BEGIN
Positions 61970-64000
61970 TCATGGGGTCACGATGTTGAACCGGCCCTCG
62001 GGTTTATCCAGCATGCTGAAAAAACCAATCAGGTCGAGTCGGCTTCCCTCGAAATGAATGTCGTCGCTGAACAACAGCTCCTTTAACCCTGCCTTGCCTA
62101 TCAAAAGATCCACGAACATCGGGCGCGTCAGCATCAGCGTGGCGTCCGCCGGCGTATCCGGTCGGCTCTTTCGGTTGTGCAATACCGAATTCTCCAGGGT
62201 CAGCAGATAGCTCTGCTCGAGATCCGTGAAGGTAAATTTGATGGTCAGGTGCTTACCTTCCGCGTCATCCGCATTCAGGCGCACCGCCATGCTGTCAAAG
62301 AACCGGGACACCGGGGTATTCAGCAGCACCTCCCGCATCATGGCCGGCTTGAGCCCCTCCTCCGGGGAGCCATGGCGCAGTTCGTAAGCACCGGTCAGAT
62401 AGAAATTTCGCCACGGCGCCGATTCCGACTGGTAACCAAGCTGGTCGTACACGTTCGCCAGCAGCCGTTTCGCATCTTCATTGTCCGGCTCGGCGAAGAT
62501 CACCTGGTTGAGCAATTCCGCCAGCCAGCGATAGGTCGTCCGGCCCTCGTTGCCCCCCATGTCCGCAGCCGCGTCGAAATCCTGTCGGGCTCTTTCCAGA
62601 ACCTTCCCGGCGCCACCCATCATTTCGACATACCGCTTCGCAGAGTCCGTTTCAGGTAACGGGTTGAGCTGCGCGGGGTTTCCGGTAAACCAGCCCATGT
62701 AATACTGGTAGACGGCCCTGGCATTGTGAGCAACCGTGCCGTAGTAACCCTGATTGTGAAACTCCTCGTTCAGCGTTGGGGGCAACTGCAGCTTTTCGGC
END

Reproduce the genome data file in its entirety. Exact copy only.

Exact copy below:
Positions 61970-64000
61970 TCATGGGGTCACGATGTTGAACCGGCCCTCG
62001 GGTTTATCCAGCATGCTGAAAAAACCAATCAGGTCGAGTCGGCTTCCCTCGAAATGAATGTCGTCGCTGAACAACAGCTCCTTTAACCCTGCCTTGCCTA
62101 TCAAAAGATCCACGAACATCGGGCGCGTCAGCATCAGCGTGGCGTCCGCCGGCGTATCCGGTCGGCTCTTTCGGTTGTGCAATACCGAATTCTCCAGGGT
62201 CAGCAGATAGCTCTGCTCGAGATCCGTGAAGGTAAATTTGATGGTCAGGTGCTTACCTTCCGCGTCATCCGCATTCAGGCGCACCGCCATGCTGTCAAAG
62301 AACCGGGACACCGGGGTATTCAGCAGCACCTCCCGCATCATGGCCGGCTTGAGCCCCTCCTCCGGGGAGCCATGGCGCAGTTCGTAAGCACCGGTCAGAT
62401 AGAAATTTCGCCACGGCGCCGATTCCGACTGGTAACCAAGCTGGTCGTACACGTTCGCCAGCAGCCGTTTCGCATCTTCATTGTCCGGCTCGGCGAAGAT
62501 CACCTGGTTGAGCAATTCCGCCAGCCAGCGATAGGTCGTCCGGCCCTCGTTGCCCCCCATGTCCGCAGCCGCGTCGAAATCCTGTCGGGCTCTTTCCAGA
62601 ACCTTCCCGGCGCCACCCATCATTTCGACATACCGCTTCGCAGAGTCCGTTTCAGGTAACGGGTTGAGCTGCGCGGGGTTTCCGGTAAACCAGCCCATGT
62701 AATACTGGTAGACGGCCCTGGCATTGTGAGCAACCGTGCCGTAGTAACCCTGATTGTGAAACTCCTCGTTCAGCGTTGGGGGCAACTGCAGCTTTTCGGC